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More Intensive Cooperation With U.S. Partners

The visit of more than 40 representatives of major U.S. companies sends a clear signal that the current U.S. administration gives a strong impetus to developing economic cooperation with Serbia. And strengthening strategic partnerships like the one with the U.S. is crucial to the development of our economic potential ~ Stefan Lazarević

We recently had an opportunity to see two important delegations of American companies visit Serbia, bringing more than 40 representatives of major U.S. companies to Serbia in a period of just four months. This is excellent news for us, says AmCham Serbia President Stefan Lazarević.

When it comes to discussing potential, an emphasis is ordinarily placed on investments and the creation of new jobs, but our interlocutor explains that it should also be noted that Serbia generated record revenues exceeding 1.2 billion dollars from the export of services to the United States in 2022, which represents an increase of a whopping 30 percent compared to 2021. “It is thus clear that strengthening strategic partnerships like the one with the U.S. is crucial to the development of our economic potential. I believe that, apart from well-known geopolitical reasons, one more important reason for American business’s fresh interest in our country is the region’s internal connectivity through the Open Balkan initiative, the implementation of which Serbia is working on intensively.”

You mention the Open Balkan initiative. How attractive is this concept operationally, from the point of view of investors, and in the context of creating this unique economic space what more should be done for it to receive its full synergistic effects?

– We should be conscious of the size of our economy and that of the region as a whole – these are small markets, and connecting them through the opening of borders represents an incalculable advantage for investment and business. The Initiative’s most important advantage is that it makes the market of the Western Balkans more attractive for doing business, because I’m convinced that with its full implementation we will ensure the free flow of people, goods, services and capital. We need to understand that companies wanting to do business in Serbia are most commonly considering the potential of developing a broader regional presence.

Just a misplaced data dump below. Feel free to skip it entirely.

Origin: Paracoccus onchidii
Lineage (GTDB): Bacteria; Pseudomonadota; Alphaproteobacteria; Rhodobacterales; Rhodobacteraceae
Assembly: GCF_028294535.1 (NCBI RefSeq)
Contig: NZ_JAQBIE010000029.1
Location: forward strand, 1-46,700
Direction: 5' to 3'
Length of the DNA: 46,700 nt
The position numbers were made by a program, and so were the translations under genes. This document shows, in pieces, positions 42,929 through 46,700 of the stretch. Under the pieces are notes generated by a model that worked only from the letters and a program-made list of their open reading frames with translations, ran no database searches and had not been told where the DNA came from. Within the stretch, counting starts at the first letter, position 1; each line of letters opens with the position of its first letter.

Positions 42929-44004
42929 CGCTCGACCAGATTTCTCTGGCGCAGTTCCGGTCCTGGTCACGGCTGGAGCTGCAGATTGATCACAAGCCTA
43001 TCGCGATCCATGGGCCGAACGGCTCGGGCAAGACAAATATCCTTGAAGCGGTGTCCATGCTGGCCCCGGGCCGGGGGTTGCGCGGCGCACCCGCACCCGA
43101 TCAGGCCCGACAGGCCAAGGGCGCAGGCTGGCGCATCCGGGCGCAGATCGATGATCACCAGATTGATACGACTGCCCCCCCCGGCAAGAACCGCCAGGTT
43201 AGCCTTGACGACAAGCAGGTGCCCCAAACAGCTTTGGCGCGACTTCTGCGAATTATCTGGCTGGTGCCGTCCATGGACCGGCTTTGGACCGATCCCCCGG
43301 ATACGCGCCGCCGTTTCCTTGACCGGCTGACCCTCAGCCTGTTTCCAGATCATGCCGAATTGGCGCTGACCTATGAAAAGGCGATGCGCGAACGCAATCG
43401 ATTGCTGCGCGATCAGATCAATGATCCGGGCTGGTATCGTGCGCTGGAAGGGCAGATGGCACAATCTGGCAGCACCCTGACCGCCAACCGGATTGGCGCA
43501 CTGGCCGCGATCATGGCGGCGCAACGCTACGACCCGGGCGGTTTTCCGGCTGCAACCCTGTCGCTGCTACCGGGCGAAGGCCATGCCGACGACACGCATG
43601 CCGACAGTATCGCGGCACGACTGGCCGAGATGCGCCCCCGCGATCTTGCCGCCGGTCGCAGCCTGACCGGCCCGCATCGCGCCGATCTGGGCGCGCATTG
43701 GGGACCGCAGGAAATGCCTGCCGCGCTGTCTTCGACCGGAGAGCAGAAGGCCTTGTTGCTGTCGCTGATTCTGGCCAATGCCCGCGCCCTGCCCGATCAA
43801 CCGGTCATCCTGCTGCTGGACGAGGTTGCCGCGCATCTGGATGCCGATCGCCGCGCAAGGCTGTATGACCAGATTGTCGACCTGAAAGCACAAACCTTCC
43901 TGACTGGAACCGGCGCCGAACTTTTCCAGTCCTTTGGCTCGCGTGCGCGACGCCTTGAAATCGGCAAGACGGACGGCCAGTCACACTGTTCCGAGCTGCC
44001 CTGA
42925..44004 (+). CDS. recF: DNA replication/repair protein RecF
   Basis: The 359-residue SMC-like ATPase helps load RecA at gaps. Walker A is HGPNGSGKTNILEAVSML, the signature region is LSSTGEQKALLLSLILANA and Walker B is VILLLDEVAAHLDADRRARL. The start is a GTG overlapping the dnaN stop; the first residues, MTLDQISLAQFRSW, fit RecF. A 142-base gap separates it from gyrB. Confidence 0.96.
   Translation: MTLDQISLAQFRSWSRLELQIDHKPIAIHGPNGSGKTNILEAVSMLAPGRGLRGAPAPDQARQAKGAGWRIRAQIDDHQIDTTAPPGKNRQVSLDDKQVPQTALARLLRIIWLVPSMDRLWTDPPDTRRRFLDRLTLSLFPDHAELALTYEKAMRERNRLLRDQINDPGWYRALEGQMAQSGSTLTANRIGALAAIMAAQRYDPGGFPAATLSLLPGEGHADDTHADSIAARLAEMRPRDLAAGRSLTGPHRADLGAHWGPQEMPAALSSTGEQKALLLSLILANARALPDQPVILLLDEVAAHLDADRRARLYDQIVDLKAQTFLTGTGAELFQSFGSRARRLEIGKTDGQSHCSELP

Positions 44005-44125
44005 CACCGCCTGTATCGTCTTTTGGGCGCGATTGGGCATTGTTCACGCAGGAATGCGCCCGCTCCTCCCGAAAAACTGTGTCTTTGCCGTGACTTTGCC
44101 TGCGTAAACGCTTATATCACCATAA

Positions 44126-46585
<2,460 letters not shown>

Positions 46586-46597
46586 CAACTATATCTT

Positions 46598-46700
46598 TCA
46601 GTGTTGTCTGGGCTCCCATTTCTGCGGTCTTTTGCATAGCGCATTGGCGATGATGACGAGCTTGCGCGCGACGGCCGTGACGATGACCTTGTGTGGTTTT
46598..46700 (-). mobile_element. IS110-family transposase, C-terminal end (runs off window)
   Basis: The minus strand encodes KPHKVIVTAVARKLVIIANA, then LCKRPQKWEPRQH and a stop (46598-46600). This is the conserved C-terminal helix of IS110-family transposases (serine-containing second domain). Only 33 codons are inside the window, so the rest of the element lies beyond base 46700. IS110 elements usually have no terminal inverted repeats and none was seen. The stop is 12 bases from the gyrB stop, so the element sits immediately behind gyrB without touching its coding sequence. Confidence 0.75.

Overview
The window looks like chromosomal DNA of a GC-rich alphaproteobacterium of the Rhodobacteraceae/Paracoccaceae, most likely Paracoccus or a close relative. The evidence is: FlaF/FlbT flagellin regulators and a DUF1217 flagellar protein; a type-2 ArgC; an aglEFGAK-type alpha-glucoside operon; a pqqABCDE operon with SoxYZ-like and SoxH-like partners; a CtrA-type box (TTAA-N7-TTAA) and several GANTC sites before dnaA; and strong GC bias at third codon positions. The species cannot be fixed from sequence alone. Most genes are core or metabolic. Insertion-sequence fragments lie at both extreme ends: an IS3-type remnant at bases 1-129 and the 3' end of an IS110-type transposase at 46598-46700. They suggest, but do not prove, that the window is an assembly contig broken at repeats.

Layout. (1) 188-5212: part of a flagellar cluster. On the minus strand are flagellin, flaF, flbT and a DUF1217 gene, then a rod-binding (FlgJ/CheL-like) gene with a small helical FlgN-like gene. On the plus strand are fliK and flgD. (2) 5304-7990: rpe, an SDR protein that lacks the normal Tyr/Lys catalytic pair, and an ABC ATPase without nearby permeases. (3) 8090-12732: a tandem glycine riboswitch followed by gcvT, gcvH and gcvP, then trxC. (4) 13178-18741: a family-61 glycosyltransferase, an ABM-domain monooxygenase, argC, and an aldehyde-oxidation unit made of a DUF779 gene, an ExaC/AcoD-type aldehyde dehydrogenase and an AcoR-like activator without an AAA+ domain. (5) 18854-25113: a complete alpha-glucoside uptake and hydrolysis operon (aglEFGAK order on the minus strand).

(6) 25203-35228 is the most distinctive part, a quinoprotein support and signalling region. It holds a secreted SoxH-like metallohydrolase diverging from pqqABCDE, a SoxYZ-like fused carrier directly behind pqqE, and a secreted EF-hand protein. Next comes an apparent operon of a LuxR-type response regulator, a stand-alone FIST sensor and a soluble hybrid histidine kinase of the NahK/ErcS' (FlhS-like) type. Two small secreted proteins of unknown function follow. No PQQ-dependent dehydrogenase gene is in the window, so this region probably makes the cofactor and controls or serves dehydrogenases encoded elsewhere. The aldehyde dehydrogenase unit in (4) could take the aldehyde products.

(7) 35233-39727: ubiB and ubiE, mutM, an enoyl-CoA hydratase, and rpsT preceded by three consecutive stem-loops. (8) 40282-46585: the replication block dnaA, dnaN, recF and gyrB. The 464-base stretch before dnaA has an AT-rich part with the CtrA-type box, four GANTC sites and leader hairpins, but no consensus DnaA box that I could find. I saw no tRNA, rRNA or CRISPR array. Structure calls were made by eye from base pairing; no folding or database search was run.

Connecting the countries of the Western Balkans through the opening of borders represents an incalculable advantage for investment and business

The Open Balkan Initiative has to date achieved serious progress in terms of resolving long-standing nontariff barriers and obstacles, which has facilitated imports and exports of food products, in some cases by as much as 50 percent, while direct costs from taxes and fees have been reduced by up to 80 percent. This has all resulted in the volume of the trade exchange in the Open Balkan region increasing by almost 30 percent. The economy strongly supports the full implementation of the Agreement on Free Access to the Labor Market, which has already been signed and would enable the hiring of personnel who are in short supply through eased administrative procedures. Significant progress is also required in the areas of cross-border capital flows and reducing transaction costs, as well as in the liberalization of financial services.

How heavily engaged is AmCham as a chamber when it comes to supporting these efforts to ensure potential investors receive relevant information about Serbia as an investment destination?

– The American Chamber of Commerce has, for two decades already, been among the most important ports of call for American companies considering Serbia as a destination.

We are committed to our mission of being a pillar of support to the business of our members through the providing of crucial business information, networking and the establishing of mutual connections, all of which are of great importance to potential investors.